Patients with syndromic craniosynostosis have more complicated needs than those with isolated (non-syndromic) craniosynostosis. There are several reasons for this. The first is that these patients have globally impaired growth of the skull and facial bones that makes it harder to achieve a lasting correction of the appearance and maintain adequate space in the skull for the growing brain. A patient may need several operations during childhood to “catch up” to where they should be if their skulls and face were growing normally. Patients with these syndromes frequently have significant additional problems with breathing, hearing, speech and eating. They may also be born with deformed hands and feet which present additional functional and surgical challenges. Patients with so many complex problems require a team of specialists with expertise in each of the child’s problem areas and experience in caring for children with syndromic craniosynostosis.
These syndromes are usually genetic in nature. The problem may occur when a gene mutates, or may be genetically inherited. At a busy craniofacial center like ours, we see even the most rare syndromes, but on this webpage, we will cover only the more common craniosynostosis syndromes. The craniosynostosis syndromes are usually named after the person who first described. There are at least 70 conditions that can cause syndromic craniosynostosis. The most common of syndromes include:
These may share some common features. For Crouzon, Apert and Pfeiffer syndromes the patient’s eyes may look abnormally large or prominent. The eyes are actually of a normal size, but the eye sockets are more shallow than normal because of abnormal growth of the bones. This causes the eyes to bulge and appear large, and when this is severe it can become difficult for the eyelids to close which can dry the eyes severely. These patients also have flatness in the middle of the face caused by poor growth of the upper jaw. The hands and feet may also have deformities.
The brain more than doubles in size in the first year of life, reaching two-thirds of its adult size by age 1. It continues to grow rapidly until age two years. After age two the brain grows more slowly and reaches adult size between 6 to 10 years of age. The growing brain is what drives skull growth. The growth causes bone production at the cranial sutures. The biggest concern with craniosynostosis in an infant is the potential for the skull to not grow fast enough to keep up with the rapidly growing brain. If the skull grows too slowly because one or more sutures are closed prematurely, it may result in raised pressure inside the skull that is harmful to the brain. This is called elevated intracranial pressure.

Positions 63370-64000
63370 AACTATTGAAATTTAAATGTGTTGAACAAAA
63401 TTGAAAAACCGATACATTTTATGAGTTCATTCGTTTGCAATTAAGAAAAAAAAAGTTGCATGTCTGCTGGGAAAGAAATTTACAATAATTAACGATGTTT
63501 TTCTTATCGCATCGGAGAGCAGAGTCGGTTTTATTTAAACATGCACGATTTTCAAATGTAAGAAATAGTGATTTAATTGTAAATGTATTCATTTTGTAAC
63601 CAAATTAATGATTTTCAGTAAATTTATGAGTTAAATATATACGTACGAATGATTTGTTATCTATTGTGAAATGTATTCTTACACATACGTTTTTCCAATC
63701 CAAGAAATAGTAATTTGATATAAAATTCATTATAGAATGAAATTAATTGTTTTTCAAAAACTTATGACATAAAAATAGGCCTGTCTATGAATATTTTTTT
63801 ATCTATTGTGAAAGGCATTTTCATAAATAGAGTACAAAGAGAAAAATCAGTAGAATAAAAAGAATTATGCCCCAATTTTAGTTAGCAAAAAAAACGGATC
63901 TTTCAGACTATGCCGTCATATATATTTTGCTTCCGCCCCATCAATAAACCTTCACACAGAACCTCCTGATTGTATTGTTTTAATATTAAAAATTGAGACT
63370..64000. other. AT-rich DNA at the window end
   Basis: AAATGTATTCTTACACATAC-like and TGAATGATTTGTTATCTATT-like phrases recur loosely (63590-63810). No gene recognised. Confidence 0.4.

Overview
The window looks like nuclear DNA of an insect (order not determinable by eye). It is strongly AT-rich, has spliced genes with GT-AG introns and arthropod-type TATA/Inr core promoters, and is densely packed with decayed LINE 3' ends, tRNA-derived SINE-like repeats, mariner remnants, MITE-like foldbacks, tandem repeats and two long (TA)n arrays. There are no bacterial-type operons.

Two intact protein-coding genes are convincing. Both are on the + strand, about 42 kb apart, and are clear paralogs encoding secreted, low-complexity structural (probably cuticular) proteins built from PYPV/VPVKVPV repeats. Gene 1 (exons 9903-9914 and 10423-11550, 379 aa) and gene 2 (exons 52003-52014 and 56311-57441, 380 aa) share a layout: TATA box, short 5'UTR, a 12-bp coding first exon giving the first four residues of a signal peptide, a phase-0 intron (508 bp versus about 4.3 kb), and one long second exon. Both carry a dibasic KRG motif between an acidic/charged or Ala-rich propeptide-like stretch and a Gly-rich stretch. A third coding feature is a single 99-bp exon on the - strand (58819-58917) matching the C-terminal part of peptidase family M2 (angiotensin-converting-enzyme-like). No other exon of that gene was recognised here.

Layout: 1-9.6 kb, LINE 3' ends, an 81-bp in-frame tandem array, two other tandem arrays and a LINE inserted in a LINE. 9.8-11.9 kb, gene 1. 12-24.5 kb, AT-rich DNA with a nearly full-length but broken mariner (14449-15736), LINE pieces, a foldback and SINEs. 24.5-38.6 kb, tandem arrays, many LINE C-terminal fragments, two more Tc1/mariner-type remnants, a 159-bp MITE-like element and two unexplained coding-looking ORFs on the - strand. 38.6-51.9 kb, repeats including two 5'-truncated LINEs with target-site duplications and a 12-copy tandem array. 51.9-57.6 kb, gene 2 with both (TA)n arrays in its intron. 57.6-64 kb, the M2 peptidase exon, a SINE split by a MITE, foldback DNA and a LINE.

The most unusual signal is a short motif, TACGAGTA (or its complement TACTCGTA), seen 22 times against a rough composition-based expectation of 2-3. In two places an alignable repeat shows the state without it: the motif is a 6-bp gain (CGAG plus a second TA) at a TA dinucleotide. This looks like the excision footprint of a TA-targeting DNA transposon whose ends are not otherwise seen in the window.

The risk of increased pressure in the skull rises greatly with each closed cranial suture. This is because it makes the open sutures work much harder to make bone. Also, patients with syndromic craniosynostosis may have other problems related to the added pressure in the skull. They have a higher risk of:
Waiting too long for surgery while elevated pressure is present can cause blindness and learning delays. This makes diagnosis and prevention of elevated pressure in the skull a priority in treating patients with craniosynostosis. It can be difficult to know if a child has high pressure in his or her skull. Signs may be subtle including low activity or alertness, as well as learning delays. This can be a challenge to diagnose in the very young child. The absolute best way to measure the pressure is to do so directly. This requires going into the hospital to put a pressure monitor through a small hole in the skull. Because this is invasive, we use this test only in cases where we are not sure if pressure is present in the skull and the treatment plan will change depending on the presence of elevated pressure.